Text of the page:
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10 Steps To Avoid ‘Quiet Quitting’ In Your Workplace

‘Quiet quitting’ is the new buzzword for Emotional Disengagement. It has nothing to do with quitting your job but means doing nothing more than the bare minimum to not get fired.

Employees can be seen to fulfill their job duties, but will not go above and beyond and will generally stick to the following:

  1. avoid standing out to managers

  2. avoid more work or responsibilities for no immediate return

  3. avoid covering for colleagues

  4. Avoid taking on the work of previous roles

  5. boycott marking and assessing

  6. work between the hours of 9:00 am and 5:00 pm or the hours contracted

  7. do not respond to emails outside working hours

  8. do not engage in meetings longer than 50 minutes

  9. do not share ideas or take on additional tasks

‘Quiet quitting’ has become a trend in recent months in response to employees taking control of their own work-life balance and avoiding burnout - despite what the workload is or the management style of the company they work for. This technique, previously known as ‘work to rule’ has been used for centuries by workers around the world when employees and unions join together because they’ve had enough.

So how can you avoid ‘quiet quitting’ in your workplace:

  1. Use feedback. The ability to give and receive feedback is one of the most critical skills modern managers need to have under their belt. This is a two-way street where you are giving and receiving feedback. Make sure your employees are being heard - take action on the feedback you receive.

  2. Ensure there are career development plans. Offering younger employees opportunities to own their own career development plans is vital in work engagement. If there are clear milestones and goals in place with promotions and bonuses they are more likely to work for their own career progression, while also benefiting the company. Coach them on how to manage themselves, when to knuckle down and show career grit, and when to push for promotion.

  3. Build relationships and trust face to face. While the default today for communication is technology, with remote working and recent global changes in the workplace. The practice leader’s job is to create value through people and to encourage contact and face-to-face interaction. Take an interest in your employees and understand what is really going on.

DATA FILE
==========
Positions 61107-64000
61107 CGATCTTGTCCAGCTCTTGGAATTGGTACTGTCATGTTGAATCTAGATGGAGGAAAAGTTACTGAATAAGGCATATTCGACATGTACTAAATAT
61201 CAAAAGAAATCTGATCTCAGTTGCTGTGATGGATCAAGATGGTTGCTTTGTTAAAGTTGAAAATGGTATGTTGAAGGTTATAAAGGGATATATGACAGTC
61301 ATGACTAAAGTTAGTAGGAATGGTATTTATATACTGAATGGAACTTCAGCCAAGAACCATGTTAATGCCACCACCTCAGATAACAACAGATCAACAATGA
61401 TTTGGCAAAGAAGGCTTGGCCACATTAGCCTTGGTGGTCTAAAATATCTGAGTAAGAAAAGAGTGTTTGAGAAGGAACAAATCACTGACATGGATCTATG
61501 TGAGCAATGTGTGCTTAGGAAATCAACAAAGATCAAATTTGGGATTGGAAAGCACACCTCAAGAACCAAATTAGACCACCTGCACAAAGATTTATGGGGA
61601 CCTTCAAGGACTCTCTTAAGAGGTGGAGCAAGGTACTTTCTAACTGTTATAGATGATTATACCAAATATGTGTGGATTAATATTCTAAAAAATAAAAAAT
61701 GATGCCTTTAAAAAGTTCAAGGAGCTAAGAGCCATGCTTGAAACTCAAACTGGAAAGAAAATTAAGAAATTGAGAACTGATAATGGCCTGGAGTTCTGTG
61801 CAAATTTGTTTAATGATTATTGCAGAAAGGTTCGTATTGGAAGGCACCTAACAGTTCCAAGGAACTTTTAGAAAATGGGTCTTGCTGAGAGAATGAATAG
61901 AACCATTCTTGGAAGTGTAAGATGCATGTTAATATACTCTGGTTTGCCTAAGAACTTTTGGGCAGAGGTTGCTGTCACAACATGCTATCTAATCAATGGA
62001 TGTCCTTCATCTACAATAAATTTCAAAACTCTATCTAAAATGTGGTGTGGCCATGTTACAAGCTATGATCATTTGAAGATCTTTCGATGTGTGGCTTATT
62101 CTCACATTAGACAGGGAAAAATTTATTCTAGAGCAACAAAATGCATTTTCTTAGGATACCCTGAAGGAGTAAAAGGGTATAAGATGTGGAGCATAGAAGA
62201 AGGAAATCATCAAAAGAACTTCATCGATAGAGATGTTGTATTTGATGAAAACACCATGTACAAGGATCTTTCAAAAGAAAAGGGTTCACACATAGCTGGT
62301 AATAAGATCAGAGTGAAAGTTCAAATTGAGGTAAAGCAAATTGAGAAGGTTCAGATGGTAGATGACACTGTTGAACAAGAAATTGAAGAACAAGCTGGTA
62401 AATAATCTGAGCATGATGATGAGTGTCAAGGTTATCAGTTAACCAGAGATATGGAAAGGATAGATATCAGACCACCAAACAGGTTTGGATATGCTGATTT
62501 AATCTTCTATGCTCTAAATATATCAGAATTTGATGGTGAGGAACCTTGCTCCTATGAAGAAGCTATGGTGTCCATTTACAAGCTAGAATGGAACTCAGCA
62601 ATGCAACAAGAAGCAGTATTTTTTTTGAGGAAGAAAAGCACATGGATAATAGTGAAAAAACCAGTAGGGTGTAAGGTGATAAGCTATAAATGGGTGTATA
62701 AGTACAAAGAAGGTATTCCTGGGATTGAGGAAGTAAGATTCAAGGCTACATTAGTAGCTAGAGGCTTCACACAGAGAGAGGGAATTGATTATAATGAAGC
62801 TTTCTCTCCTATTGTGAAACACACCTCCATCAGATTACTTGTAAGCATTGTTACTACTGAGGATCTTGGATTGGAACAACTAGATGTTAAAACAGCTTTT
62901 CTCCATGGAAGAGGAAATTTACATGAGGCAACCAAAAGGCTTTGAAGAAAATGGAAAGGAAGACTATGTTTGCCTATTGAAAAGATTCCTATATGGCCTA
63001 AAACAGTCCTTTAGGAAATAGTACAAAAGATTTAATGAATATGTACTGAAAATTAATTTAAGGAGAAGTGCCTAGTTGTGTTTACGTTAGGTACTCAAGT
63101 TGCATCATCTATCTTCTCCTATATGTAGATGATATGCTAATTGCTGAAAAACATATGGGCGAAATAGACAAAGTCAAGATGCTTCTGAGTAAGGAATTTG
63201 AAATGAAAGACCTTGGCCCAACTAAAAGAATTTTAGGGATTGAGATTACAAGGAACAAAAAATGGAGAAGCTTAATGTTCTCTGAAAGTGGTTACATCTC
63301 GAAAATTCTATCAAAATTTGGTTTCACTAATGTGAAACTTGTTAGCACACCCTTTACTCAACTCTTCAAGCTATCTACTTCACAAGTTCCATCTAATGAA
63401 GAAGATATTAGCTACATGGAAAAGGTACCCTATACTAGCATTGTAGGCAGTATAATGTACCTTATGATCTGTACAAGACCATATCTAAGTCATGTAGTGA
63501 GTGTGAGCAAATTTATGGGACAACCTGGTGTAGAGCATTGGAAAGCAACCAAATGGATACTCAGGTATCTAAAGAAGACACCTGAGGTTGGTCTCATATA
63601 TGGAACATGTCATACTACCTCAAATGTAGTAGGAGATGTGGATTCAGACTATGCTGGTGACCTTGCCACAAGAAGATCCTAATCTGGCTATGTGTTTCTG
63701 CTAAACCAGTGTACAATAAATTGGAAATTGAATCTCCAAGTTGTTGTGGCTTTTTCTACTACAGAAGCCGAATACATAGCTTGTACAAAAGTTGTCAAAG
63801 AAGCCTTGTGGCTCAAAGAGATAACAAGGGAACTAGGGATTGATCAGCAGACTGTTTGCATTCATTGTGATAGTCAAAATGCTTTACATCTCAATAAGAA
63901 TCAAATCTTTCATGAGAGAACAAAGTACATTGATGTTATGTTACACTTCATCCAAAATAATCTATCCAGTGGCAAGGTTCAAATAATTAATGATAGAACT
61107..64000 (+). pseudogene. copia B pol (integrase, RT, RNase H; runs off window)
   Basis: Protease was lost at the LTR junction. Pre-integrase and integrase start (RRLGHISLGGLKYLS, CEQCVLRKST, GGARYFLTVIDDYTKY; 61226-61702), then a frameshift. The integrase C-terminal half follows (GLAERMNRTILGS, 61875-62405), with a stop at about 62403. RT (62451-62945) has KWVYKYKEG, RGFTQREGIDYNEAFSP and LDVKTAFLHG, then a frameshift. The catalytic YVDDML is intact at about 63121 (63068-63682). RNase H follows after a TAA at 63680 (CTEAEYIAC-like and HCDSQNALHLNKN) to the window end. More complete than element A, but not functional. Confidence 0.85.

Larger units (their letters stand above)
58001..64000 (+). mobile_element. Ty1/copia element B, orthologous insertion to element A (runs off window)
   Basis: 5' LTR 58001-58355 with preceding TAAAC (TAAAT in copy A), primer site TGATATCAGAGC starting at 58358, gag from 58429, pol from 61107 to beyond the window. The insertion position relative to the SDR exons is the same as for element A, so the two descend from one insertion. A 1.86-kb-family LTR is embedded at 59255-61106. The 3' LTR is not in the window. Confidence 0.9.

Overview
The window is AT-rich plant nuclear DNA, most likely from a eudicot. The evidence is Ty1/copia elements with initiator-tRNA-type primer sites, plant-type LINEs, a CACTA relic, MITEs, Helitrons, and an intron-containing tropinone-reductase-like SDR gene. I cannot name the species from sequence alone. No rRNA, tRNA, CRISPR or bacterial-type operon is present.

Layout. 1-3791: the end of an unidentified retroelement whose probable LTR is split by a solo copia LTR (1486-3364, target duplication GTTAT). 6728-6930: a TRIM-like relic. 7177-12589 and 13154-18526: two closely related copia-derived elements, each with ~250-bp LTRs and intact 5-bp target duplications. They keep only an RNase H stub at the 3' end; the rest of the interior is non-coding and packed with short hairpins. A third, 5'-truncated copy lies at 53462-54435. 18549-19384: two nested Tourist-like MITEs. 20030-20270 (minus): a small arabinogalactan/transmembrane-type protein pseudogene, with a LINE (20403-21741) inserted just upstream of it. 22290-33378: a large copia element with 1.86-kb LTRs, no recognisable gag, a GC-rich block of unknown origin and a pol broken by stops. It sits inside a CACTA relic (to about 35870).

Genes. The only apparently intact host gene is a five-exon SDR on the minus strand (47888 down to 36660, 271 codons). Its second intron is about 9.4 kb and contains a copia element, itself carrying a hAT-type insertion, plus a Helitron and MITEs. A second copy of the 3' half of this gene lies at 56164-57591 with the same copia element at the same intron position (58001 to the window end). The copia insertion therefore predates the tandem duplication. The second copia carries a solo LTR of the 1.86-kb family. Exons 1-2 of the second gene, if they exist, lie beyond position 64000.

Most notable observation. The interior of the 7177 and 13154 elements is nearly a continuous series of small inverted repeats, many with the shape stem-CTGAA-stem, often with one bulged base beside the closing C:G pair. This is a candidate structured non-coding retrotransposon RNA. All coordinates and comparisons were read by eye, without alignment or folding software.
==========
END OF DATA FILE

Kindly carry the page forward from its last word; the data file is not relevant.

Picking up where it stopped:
4. Use data to aid decision-making. Leadership today means being comfortable with the use of internal data to make key decisions. If you can prove your point with data, your team will most likely buy into your decision.

  5. Devote time to internal and external team-building skills. Build a culture of social connectedness where empathy is a social glue that allows people to connect. Effective practice leaders realise that true leadership is not about them individually, or the company but the kind of organisation they create.

  6. Build and communicate a vision. Employees like leaders with a big vision. They find it motivating, encouraging, and something they will work towards. Top teams work together to get to the end goal and know what kind of goals they will be scoring before the game even begins.

  7. Learn to recruit the right people. Learning how to hire the right person is a key skill that every manager needs to get to grips with.

  8. Become a constant learner driven by curiosity. If you manage, you need to set an example by showing a commitment to ongoing learning and skills development. This will filter down.

  9. Keep your door open. Nurturing the people who report to you is a fundamental requirement. Be aware of everything, but don’t be a control freak - micromanagement undermines loyalty and works against you in the long run.

  10. Appreciate your employees' time. Stick to working hours. Ensure your employees have a good work-life balance. They will be more productive and happier in the long run.

Managers need to create the space and the time to plan how they will manage employees. Clearview provides consultancies, workshops, and training on effective management.


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